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Offline Mr. Scientist

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The Repulsive Principle
« on: 03/12/2009 19:10:35 »
The Repulsive(*) Principle

As a proposal in a thread i made previously http://www.thenakedscientists.com/forum/index.php?topic=26884.msg284923#msg284923 - I can deduct that if there is an indestinguishability of some kind of gravitational force which is negative in interpretation when a proton and a positron come to meet, then it's also pointed out that there is a fundamental principle which takes this into aboard. I propose it, as the title says it, the Repulsive Principle, and it states:

''If you cannot decifer experimentally the difference of antigravitational forces from that which may be experienced and called and even wholey due to some existence of a charge, then the prediction is that there is no difference. It is an antigravitational force being observed, rather than one that is wholey-associated to some presence of a charge.''

Without us being sure that these effects are not antigravitational, we need to suspect them on a macroscopic scale would equal the same result. This is why the electric charge is not invariant on these levels because electromagnetism cancels out between to macroscopic bodies, or atleast, so theory seems to dictate. But could an entire star made from positrons still resist normal gravitational effects to that of a proton star? In General Relativity, they would fall towards each other because it essentially lies on charge (or lack thereof making gravity the overwhelming force) in the given example, but i question that they would given by the principle demonstrated.

*The name is a game on the words, as for my understanding of physics could be seen as completely repuslive to even think about (simply because it maybe interpreted that i am mistaking electric charge soley down as an antigravitational effect), though, it does itself argue the indestinguishability of an antigravitational effect on a microscopic scale that is similar to the experience between a proton and an antielectron (positron).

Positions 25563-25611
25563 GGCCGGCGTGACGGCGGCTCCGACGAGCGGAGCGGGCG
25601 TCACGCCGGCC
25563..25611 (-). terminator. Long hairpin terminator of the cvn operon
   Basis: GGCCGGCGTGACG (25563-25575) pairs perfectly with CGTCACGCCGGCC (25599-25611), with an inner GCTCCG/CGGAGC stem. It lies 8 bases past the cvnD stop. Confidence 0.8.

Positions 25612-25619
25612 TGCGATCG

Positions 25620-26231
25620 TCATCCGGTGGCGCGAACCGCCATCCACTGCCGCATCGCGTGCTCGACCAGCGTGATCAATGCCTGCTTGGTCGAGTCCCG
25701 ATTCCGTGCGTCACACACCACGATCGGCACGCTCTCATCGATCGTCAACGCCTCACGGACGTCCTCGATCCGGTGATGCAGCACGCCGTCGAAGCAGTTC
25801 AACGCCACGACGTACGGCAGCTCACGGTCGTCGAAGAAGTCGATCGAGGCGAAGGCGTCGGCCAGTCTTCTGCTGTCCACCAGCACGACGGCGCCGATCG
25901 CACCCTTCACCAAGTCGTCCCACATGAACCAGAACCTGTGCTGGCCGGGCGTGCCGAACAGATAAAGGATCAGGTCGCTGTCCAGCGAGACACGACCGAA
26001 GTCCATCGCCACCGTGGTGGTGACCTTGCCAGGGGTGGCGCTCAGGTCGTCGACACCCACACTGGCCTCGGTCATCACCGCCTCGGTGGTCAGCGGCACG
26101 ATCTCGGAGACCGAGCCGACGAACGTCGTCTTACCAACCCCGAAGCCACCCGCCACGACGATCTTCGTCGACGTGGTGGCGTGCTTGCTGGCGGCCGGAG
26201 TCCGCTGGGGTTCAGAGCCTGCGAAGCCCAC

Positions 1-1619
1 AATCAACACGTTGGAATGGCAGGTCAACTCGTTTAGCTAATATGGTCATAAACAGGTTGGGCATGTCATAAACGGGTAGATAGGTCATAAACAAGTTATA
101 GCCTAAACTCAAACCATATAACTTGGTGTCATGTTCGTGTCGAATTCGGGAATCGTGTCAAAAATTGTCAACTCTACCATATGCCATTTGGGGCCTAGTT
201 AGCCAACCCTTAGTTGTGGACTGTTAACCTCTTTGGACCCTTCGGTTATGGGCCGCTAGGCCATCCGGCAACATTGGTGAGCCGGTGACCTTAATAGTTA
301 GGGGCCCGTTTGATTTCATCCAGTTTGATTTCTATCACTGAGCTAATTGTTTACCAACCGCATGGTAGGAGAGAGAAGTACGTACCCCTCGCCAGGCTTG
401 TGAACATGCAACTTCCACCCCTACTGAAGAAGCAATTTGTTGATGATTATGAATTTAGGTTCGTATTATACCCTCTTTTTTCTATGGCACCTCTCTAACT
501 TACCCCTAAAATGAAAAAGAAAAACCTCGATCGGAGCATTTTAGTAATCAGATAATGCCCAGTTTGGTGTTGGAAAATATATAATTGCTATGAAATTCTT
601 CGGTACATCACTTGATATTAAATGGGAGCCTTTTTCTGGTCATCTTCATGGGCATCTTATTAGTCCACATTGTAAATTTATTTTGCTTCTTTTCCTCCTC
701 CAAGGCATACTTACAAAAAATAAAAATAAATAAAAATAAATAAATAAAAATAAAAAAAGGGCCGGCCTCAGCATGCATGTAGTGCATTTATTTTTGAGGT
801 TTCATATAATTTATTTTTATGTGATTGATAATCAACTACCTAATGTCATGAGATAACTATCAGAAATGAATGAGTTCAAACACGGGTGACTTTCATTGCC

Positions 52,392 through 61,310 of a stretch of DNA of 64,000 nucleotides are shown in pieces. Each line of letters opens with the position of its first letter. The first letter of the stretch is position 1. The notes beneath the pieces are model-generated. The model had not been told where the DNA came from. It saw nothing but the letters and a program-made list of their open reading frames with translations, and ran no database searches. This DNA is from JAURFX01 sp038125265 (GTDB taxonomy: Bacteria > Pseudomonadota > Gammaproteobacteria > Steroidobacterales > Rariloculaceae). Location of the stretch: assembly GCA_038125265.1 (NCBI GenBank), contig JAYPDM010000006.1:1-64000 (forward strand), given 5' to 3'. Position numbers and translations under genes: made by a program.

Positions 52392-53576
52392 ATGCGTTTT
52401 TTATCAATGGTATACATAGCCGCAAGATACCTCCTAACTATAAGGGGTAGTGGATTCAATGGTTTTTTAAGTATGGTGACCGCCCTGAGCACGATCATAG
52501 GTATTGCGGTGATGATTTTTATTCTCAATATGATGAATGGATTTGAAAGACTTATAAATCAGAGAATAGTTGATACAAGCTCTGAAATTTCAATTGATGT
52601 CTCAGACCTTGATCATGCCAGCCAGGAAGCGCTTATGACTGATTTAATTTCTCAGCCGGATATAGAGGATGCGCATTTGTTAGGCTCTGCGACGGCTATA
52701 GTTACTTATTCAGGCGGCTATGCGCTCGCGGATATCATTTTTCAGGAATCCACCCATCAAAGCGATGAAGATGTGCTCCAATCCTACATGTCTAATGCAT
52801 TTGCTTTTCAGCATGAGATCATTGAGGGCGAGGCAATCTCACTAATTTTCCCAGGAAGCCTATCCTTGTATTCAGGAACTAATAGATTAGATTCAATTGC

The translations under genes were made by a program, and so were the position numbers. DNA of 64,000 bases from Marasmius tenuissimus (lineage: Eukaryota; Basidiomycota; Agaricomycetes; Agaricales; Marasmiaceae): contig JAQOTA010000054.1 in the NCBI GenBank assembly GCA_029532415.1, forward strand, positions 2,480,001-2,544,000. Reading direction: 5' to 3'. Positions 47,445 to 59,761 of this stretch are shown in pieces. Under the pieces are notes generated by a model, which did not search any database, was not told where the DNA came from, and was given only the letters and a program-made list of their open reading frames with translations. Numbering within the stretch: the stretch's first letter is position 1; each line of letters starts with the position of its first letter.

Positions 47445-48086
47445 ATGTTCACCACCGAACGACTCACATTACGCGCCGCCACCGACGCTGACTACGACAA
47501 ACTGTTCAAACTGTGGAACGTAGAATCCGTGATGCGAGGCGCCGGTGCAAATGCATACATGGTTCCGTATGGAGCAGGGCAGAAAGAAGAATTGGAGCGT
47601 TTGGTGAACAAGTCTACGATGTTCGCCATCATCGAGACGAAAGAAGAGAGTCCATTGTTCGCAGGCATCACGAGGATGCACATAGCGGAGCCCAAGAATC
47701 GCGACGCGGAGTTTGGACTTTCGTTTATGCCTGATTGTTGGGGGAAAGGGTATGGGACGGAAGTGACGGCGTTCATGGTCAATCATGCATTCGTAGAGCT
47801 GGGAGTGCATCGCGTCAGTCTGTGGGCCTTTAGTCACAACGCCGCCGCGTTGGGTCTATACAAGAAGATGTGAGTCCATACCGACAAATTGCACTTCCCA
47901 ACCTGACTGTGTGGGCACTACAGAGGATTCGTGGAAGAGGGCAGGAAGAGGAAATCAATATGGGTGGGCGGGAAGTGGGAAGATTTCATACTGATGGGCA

« Last Edit: 03/12/2009 19:13:32 by Mr. Scientist »


 

Offline Mr. Scientist

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« Reply #1 on: 04/12/2009 08:58:34 »
Is no one critical of the principle i've conjectured...?
 

Offline PhysBang

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« Reply #2 on: 04/12/2009 18:14:36 »
I can't understand the principle. There are obvious ways, in principle, to detect the differences in forces when a proton and a positron approach each other.
 

Offline Mr. Scientist

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« Reply #3 on: 04/12/2009 22:17:24 »
The force is indestinguishable from antigravitational forces - as much, the scientist can say it being a by-product of charge.
 

Offline PhysBang

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« Reply #4 on: 05/12/2009 13:36:23 »
What is an antigravitational force?
 

Offline Mr. Scientist

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« Reply #5 on: 05/12/2009 18:47:12 »
To me by definition, some kind of mass which repels the attractiveness of another mass.
 

Offline PhysBang

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« Reply #6 on: 06/12/2009 14:05:35 »
That doesn't seem to be a very interesting definition. Two magnets are therefore antigravity devices. But that doesn't tell us anything at all, since we still have to explain the magnets in terms of electromagnetic theory.
 

Offline Mr. Scientist

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« Reply #7 on: 06/12/2009 14:07:05 »
No... two magnets are well known as an electrostatic repulsion without the immediate need for positrons.
 

Offline Mr. Scientist

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« Reply #8 on: 06/12/2009 14:08:33 »
Hence why i said ''the repulsive theory'' - it won't be liked for sure, but i can make the conjecture because we are yet to test macroscopic antimatter bodies interconnecting, or not, with ordinary matter at macroscopic levels.